I blushed upon your nominating me as Slate's Beau Brummell. If I believed I'd earned that distinction, then I would thank my custom-knitwear designer, the Barneys warehouse sale, and God, in that order. But come on: Christopher Hitchens is pretty styling whenever he undoes his third button to rock the BHL look.
I like where your head's at regarding songs and scores, but wouldn't a Crazy Heart sequel be titled Crazy Heart 2: Heart Crazier? Yes, it's too bad we won't hear "The Weary Kind." Instead, producers Adam Shankman and Bill Mechanic are promising to put a total of 70 dancers on stage, which could be excitingly tasteless, given the level of good sensitivity demonstrated in a recent interview. Shankman told the AP that the show would steer clear of current events: "Neither Haiti nor Chile are nominated." Sheesh—so much for the rumors that San Andreas would pick up a surprise lifetime-achievement award.
A reader below chides us for not devoting even one word to the screenwriting categories. OK, here are 93 words about the screenwriting categories, not including the caveat that the whole of my prognostication technique is to imagine what would look good in congratulatory suck-up ads in Variety next week. Inglourious Basterds will win the Oscar for best original screenplay. Up in the Air, sure to strike out everywhere else, will win for best adapted screenplay, the beneficiary of an Oscar-race meta-narrative: It's Gotta Get Something. It also helps that Up in the Air is a savvy—and some would persuasively say smarmy—piece of work. The "should-win" entry in its category is In the Loop, with its plot deftly high-farcical and its dialogue missle-strike quick—so quick, in fact, that I wonder how many voters couldn't process the quips made in British accents.
But enough about film. Let's get down to what really matters: Glamour with a capital g that rhymes with d that stands for drool. Zadie Smith is sharp on the topic in "Ten Notes on Oscar Weekend," an essay in her recent collection Changing My Mind:
La La Land! Red carpets; semisacred actors in an exclusive Valhalla; parties beyond imagination; jewels beyond price. Over Oscar weekend, an automatic journalism rehashes these eternal ideas, the accounts in newspapers precisely matching the tall tales of the cab driver who brings you in from the airport.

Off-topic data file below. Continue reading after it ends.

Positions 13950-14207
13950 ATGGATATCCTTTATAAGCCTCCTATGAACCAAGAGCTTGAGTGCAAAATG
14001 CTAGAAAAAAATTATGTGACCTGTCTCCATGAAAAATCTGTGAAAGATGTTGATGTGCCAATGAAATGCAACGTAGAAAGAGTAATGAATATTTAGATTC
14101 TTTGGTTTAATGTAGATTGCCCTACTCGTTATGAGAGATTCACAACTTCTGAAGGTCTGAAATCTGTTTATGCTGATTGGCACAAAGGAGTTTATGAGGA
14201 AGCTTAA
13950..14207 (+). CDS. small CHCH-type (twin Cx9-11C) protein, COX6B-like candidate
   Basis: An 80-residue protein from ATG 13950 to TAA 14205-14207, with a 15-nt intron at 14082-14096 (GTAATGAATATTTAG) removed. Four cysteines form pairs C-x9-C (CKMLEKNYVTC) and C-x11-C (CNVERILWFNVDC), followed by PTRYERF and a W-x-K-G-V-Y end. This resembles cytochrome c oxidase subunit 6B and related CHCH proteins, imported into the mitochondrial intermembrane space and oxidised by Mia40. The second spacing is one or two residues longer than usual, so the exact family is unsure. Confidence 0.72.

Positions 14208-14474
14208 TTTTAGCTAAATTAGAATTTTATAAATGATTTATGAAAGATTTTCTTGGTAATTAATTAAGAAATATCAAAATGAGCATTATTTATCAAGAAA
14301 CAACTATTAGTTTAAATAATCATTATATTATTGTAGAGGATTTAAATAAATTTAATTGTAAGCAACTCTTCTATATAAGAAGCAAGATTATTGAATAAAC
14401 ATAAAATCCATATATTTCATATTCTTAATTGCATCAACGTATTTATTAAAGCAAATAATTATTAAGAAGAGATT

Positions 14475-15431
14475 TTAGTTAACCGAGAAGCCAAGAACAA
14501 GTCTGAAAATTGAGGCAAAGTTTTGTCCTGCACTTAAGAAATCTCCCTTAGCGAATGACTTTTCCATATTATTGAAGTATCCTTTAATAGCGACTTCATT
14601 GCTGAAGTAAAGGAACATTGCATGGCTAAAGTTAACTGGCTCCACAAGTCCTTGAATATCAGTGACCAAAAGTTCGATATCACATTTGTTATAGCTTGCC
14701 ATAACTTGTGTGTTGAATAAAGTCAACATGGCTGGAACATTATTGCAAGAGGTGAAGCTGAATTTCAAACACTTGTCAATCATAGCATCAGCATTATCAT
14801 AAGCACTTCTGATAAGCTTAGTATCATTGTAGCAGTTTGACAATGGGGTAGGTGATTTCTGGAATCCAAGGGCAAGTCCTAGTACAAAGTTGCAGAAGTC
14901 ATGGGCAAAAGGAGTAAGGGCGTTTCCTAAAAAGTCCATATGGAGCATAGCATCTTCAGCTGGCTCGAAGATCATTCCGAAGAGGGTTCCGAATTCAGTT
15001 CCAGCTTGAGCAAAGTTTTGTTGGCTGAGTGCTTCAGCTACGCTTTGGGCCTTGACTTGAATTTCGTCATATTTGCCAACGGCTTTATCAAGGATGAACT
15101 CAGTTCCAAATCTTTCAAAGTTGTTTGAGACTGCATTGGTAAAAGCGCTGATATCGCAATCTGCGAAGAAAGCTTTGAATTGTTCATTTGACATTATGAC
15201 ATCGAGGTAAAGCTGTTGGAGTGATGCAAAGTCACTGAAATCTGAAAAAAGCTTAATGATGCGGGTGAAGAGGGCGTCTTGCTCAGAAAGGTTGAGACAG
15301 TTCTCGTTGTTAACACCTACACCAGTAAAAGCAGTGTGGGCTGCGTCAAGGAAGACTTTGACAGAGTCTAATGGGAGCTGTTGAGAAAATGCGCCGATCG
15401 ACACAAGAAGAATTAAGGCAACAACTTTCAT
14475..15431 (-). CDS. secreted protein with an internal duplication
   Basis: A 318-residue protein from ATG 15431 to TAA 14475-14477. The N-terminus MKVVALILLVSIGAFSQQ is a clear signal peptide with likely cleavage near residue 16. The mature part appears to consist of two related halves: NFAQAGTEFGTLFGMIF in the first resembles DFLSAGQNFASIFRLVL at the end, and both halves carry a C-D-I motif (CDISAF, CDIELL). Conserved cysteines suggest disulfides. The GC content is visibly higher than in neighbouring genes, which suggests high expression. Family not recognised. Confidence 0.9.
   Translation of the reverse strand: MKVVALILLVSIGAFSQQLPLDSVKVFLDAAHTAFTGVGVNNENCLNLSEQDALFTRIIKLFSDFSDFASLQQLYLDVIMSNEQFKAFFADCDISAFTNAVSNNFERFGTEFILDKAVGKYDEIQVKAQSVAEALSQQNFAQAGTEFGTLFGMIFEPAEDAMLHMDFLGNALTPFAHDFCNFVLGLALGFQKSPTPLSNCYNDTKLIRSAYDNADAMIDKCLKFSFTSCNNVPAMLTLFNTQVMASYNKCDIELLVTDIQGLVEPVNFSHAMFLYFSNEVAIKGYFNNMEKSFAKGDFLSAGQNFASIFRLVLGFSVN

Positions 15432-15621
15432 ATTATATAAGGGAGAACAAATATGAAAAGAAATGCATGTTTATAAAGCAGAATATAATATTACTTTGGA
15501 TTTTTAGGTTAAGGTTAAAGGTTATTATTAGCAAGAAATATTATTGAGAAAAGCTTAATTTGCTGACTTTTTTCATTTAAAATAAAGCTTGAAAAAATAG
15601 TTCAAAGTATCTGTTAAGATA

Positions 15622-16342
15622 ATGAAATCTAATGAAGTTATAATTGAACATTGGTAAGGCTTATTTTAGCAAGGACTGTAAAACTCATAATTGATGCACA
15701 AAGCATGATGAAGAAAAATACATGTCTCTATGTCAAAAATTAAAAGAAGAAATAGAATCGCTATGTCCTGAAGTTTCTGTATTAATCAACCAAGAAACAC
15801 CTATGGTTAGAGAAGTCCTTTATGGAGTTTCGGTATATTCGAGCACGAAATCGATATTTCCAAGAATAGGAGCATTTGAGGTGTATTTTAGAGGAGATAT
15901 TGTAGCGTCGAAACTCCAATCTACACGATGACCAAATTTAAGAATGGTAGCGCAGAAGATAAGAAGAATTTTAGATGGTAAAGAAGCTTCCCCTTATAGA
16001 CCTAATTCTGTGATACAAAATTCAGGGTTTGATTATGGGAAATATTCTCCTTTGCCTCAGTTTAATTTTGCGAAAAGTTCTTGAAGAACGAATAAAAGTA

It's a tasty piece—a clean modern cocktail mixed with the ice-cold extra-dry gin of Joan Didion's confessions, a rinse of Martin Amis' Moronic Inferno, the bitters of Evelyn Waugh's The Loved One, and a Day of the Locust garnish.
As long as I'm putting in plugs, I promise that you won't regret watching The Red Carpet Issue, an excellent hourlong documentary airing on Sundance throughout the next week. Director Olivier Nicklaus—who is French but soft-pedals his Tocqueville-izing—playfully maps the nexus of stars, reporters, photographers, artisans, luxury merchants, and mortals that has developed in the 15 years since Prada and Uma rewrote the rules. Among other things, the movie teaches us how to read the pre-show and guess which actresses might have made a $250,000 just for putting on their earrings: "If her hair is up or cut very short, she may well be getting a check."
The Red Carpet Issue offers something for everyone. For US Weekly readers, Nicklaus gets E! personalities to articulate how the game is played—and also to give tips on air-kiss-blowing. For the Esquire types, there are Euro-babes like Monica Bellucci, who charmingly explains that it's liberating to have "relationships" with fashion houses: "It's better to do a good commercial than a bad film." And—good God!—why had nobody told me about Anna Mouglalis? (One or two of the portraits I just linked to might be a teensy bit unsafe for work, but they're worth getting fired over.) Anyhow, Nicklaus also tosses the Social Text gang a bone by spinning golden oldies about the flow of images and the empire of signs. And fashionistas will be awed by the extraordinary access the filmmakers got to the House of Chanel, with Karl Lagerfeld giving the tangiest quote: "The red carpet can be a den of bad taste—be warned—with a femininity worthy of transvestites."
In the interest wrapping up quickly—I'm running late to a fitting with my haberdasher—I present you with three videos to entertain yourself with during the slow parts of the ceremony.
- Bob Dylan's "Things Have Changed" (from Wonder Boys) is one of my favorite Oscar-night musical performances. He was beamed in from Australia, and his face fills a screen in the auditorium like that of a god wheezing warnings about what the folly of the assembled shall sow. Or like Shoshanna's cackling over the Basterds inferno.
- "A Matter of Loaf and Death" is 50 hours away from an Oscar for best animated short.
- "Jersey Shore Presents: The Hurt Locker & Inglourious Basterds"
There's really no way to follow the Jersey Shore crew's Iraqi adventure—The Situation: "Yo, bro, put ya helmet on!" Pauly D: "I'm not puttin' my helmet on—it takes me 25 minutes to do my hair"— so I'll end with an air kiss here.